Season Two: Episode 08
The Persistent Problem of Colorism
Today, Shelley reaches back into his archive to an interview with Mariam McClendon. They discuss colorism, that is, the differences in perception between light- and dark-complected blacks and the challenges darker-complected blacks encounter – even from members of their own race. Even though the interview is from 1991, the problem of colorism still exists today, hindering relationships and opportunities among blacks.
The death of George Floyd last year has shone a spotlight on what it means to be Black, and especially, to be dark-skinned in America. Special correspondent Fred de Sam Lazaro has our report from Minnesota, home to a growing population of African and other immigrants. It is part of our continuing series "Race Matters", and Fred’s series, "Agents for Change."
In this extended interview from Roots, Race & Culture, Danor and Lonzo continue their conversation about colorism with University of Utah professor Edmund Fong and current student Darienne Debrule. The group explores how colorism differs among varying ethnic groups, and how you can help combat colorism in your own community.
When Chika Okoro read the casting call for one of her favorite films, she noticed that actresses with darker skin were assigned lesser roles —prompting her to address a phenomenon she'd experienced all her life: colorism. In this eye-opening talk, Okoro shares coping strategies along with steps that could help eliminate this insidious and destructive mindset of discrimination.
When I began teaching in Boston, I was struck by how often students of color referred to each other as “light-skinned” or “dark-skinned.” Almost daily, I witnessed high school students identify, categorize and stereotype their peers based on skin tone. Having grown up African American in Louisiana, I was used to white people’s ideas of white superiority and even those “colorstruck” black people who preferred lighter skin. But I did not expect that so many young people of diverse ethnicities—including Dominicans, Puerto Ricans and Cape Verdeans—would actively engage in everyday forms of skin-color bias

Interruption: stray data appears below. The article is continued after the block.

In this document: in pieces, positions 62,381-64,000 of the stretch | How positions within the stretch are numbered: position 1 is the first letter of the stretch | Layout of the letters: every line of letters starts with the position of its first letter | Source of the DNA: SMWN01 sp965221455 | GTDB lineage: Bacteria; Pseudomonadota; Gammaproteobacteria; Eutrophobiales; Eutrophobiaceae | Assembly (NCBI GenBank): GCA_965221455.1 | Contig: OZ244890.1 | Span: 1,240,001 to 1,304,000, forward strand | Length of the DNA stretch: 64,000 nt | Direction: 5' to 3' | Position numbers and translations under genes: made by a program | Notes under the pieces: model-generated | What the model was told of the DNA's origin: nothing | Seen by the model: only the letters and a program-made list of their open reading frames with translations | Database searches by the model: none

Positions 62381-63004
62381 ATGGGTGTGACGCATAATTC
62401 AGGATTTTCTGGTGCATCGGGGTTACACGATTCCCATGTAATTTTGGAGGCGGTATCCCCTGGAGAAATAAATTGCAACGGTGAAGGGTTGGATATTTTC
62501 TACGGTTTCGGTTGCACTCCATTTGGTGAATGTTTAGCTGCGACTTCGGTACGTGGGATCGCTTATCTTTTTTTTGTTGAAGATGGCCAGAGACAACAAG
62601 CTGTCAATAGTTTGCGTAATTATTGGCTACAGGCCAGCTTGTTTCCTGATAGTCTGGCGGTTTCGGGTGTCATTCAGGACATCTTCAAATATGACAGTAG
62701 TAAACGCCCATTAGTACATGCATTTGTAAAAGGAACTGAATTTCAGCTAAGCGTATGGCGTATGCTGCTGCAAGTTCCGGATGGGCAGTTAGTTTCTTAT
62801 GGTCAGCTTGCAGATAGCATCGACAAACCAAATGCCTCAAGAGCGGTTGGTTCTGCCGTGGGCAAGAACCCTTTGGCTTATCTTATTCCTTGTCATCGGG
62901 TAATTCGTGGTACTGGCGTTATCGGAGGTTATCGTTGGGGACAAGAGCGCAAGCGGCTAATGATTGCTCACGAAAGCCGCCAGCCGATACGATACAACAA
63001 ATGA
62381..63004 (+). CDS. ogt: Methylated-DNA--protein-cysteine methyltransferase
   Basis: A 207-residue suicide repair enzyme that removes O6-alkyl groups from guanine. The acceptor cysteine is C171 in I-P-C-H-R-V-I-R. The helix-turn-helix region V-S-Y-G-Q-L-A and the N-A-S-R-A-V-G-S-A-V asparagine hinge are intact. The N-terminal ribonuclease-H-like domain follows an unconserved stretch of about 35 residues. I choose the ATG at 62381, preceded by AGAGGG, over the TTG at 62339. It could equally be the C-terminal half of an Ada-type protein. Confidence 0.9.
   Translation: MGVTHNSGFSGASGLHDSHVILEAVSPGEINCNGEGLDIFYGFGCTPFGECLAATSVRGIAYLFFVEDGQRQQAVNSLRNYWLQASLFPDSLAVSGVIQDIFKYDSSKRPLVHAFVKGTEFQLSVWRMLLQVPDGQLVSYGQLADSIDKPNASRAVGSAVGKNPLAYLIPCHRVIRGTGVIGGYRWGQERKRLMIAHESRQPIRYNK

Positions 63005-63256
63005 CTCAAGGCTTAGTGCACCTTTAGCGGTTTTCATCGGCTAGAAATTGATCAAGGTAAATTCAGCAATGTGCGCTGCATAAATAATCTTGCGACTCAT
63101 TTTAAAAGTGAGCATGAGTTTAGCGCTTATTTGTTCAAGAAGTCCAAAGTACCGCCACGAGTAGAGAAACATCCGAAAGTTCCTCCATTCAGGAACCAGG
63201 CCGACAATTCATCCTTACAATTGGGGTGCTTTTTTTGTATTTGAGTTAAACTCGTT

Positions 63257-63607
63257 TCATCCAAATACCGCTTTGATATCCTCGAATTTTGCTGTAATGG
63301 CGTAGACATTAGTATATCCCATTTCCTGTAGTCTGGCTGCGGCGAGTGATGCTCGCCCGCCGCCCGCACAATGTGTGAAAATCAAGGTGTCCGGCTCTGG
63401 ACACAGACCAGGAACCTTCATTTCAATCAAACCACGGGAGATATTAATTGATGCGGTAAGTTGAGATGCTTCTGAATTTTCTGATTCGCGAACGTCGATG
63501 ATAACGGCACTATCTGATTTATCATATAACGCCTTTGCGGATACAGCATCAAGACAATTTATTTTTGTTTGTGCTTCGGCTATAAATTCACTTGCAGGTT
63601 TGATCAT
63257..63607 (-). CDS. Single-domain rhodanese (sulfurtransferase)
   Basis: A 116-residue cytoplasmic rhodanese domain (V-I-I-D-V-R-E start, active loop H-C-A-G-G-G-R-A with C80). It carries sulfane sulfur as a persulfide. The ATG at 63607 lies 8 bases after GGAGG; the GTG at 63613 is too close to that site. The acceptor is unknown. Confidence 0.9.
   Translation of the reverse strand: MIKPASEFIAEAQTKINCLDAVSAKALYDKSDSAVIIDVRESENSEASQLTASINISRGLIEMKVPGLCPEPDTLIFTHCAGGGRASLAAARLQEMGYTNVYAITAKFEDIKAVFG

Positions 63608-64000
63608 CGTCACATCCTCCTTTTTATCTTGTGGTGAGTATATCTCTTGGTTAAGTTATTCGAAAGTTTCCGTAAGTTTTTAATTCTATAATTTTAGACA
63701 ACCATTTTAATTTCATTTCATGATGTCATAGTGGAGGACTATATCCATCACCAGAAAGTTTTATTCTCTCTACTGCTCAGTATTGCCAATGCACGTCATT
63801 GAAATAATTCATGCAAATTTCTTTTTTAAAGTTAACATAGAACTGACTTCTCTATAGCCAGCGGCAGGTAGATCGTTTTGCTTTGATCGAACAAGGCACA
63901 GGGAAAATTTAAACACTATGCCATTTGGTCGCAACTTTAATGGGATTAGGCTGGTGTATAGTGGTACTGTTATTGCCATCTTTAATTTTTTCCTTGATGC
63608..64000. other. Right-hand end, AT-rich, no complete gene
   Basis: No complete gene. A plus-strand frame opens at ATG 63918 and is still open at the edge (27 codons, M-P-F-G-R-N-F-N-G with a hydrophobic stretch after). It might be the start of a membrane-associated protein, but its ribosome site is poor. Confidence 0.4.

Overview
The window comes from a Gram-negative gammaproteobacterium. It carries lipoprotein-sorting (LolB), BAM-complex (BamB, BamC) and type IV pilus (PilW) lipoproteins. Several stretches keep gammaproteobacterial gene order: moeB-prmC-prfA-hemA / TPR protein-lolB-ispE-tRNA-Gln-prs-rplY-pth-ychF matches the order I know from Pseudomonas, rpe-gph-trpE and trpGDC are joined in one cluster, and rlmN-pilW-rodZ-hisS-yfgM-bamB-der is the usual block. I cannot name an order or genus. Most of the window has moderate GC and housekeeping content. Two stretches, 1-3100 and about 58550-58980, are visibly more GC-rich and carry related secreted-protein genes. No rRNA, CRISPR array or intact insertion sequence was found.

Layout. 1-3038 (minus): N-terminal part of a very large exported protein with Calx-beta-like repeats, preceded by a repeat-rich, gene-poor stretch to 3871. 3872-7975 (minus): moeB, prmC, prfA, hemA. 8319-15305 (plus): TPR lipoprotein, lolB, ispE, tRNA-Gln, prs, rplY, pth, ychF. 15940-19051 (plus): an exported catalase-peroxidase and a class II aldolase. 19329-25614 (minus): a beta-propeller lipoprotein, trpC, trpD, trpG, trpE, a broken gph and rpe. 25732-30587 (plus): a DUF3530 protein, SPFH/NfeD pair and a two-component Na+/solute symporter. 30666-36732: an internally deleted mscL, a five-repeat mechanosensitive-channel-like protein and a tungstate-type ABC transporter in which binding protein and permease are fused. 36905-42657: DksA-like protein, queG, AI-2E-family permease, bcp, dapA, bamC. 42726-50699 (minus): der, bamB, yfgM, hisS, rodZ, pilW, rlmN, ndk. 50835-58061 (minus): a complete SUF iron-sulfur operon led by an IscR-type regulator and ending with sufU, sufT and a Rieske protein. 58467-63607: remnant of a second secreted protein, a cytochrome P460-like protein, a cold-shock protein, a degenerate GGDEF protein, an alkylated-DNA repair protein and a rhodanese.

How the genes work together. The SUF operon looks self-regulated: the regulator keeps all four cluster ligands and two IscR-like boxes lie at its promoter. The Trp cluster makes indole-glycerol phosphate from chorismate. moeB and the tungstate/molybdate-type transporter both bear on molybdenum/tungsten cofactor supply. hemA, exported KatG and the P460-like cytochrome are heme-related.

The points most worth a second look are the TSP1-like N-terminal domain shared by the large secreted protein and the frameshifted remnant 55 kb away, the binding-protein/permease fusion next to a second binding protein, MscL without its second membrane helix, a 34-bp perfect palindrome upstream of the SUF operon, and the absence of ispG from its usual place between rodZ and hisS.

Colorism is an insidious, globally prevalent bias that deeply impacts the lives and livelihoods of darker-skinned women. The term refers not only to the preference for lighter skin between different racial and ethnic communities, but also within those communities. Colorism is an enduring vestige of colonialism and white dominance around the globe and disproportionately harms women of color. Inclusive leaders must work to prevent women of color from experiencing colorism at work — and make sure they don’t leave. The author presents three ways to disrupt colorism in the workplace.
Every year, Hollywood inevitably comes under criticism for its lack of racial diversity. But another lesser-known yet still pervasive problem also resurfaces: the lack of diversity in skin tone.
It happened again with “In the Heights,” a big-budget film based on the musical created by Lin-Manuel Miranda, which was called out this week for its dearth of dark-skinned, Black Latinos in leading roles.
Colorism — or discrimination against darker-skinned people within their same ethnic group — lurks deep among pretty much all communities with varying levels of melanin. But it doesn’t get talked about, and that could be a setback for the racial justice efforts that intensified after the police killing of George Floyd last year.